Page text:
-- The police chief of this tiny whitewashed New England town has crafted his own border-control policy -- he has charged illegal immigrants from Mexico with trespassing in New Hampshire.

The novel legal strategy has made a minor celebrity of W. Garrett Chamberlain. The 36-year-old police chief hops to his feet and deposits a pile of letters on his desk, from Alaskans and Californians, Border Patrol agents and soldiers in Iraq, all applauding his initiative. Fox News commentators have called, too, seeking his views on national immigration policy.

Chamberlain, who has served as chief for three years, describes his actions as born of frustration with the federal government. His officers had discovered illegal immigrants several times, but immigration agents declined to detain them.

"I'm just saying: 'Wait a minute. We're on heightened alert and it's post-9/11, and I'm going to let an illegal immigrant who I don't know from Adam just walk away?' " Chamberlain said. "That's ridiculous. If I find you are in my country illegally, I'm not going to worry about political correctness. I will detain you."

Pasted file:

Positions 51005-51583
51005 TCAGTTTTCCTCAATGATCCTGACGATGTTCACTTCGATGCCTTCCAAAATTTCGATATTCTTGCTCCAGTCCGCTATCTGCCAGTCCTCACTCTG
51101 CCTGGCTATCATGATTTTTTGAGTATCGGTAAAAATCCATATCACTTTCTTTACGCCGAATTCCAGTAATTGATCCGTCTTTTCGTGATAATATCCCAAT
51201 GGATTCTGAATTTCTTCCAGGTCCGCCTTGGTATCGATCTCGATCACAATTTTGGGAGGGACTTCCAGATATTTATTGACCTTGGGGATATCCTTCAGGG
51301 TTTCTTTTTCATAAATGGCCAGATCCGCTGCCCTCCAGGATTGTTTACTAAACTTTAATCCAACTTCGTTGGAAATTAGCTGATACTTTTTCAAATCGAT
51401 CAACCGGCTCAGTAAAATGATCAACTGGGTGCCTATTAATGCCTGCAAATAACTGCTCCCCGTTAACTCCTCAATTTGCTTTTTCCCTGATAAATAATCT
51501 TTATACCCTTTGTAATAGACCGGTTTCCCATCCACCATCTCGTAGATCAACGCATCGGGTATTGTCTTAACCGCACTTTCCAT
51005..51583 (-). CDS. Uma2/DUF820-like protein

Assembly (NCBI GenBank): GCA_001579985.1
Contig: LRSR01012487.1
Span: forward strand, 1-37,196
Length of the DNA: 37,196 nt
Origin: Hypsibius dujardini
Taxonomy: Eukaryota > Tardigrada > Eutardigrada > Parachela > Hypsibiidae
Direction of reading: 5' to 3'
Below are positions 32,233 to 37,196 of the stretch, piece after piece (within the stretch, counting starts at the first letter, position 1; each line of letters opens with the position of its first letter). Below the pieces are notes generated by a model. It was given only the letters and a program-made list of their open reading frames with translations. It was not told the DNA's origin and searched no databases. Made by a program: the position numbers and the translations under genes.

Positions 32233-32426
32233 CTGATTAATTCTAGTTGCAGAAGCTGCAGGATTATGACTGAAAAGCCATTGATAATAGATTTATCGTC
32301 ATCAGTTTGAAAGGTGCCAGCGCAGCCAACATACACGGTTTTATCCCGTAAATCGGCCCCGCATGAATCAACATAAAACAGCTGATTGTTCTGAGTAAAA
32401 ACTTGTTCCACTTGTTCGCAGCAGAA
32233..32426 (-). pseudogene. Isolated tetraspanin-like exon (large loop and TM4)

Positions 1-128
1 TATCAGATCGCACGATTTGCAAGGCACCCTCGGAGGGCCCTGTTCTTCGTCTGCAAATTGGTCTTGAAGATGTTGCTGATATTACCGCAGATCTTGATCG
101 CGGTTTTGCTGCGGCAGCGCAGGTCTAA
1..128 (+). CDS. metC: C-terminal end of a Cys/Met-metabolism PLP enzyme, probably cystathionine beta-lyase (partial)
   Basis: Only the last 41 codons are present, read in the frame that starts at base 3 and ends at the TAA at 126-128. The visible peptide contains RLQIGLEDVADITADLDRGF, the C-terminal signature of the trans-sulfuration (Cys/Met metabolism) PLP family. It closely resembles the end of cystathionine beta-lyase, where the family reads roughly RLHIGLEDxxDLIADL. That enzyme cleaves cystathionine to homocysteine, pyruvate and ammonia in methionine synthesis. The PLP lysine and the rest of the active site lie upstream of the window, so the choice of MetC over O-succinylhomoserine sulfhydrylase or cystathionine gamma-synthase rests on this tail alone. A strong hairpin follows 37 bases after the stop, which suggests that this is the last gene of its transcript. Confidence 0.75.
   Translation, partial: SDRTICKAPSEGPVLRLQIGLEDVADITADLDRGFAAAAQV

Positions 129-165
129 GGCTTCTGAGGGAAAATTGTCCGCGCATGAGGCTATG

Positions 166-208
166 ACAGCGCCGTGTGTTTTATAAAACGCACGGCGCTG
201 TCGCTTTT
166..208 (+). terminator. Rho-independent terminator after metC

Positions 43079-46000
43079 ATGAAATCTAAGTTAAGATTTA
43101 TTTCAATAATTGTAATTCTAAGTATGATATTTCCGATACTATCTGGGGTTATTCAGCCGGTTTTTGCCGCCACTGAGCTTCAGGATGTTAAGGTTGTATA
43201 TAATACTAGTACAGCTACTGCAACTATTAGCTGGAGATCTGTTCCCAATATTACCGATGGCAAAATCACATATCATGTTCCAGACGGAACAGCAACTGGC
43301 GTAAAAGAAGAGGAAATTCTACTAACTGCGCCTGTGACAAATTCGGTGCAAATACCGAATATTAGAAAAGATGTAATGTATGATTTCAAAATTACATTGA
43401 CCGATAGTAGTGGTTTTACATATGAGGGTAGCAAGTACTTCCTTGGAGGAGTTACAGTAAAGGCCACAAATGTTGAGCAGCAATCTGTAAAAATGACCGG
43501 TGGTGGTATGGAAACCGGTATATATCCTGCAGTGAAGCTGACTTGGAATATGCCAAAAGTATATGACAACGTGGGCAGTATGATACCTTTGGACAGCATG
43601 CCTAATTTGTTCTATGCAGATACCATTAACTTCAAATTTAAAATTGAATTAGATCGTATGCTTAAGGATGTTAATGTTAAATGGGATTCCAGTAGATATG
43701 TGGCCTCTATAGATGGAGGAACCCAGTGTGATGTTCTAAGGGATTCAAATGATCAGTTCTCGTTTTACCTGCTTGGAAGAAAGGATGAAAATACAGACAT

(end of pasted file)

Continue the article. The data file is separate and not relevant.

So another shot is fired in the often-testy debate over U.S. immigration policies and border security, a battle fraught with political and ethnic anxieties. Already, another police chief, Richard E. Gendron in nearby Hudson, N.H., has followed suit. A few days ago, Gendron brought trespassing charges against two illegal immigrants from Mexico after his officers stopped a van with a broken headlight. Several police chiefs in New Hampshire have suggested that they might pursue such tactics in the future.

For now, however, their eyes are trained on New Ipswich, a town of 4,200 people set in green hills just north of the Massachusetts border. The Mexican immigrant, Jose Mora Ramirez, faces trial on the trespassing charge in July. The two Mexicans arrested in Hudson will be tried later that month.

The Mexican consulate has hired an attorney for Ramirez, fearing that a court may uphold the trespassing charges and so set a national precedent.

"The Mexican government was understandably worried that this could become the charge du jour across the country," said Claire Ebel, executive director of the New Hampshire American Civil Liberties Union, which helped find the lawyer for Ramirez. "They worry about vigilante police chiefs who will round up people based on the color of their skin."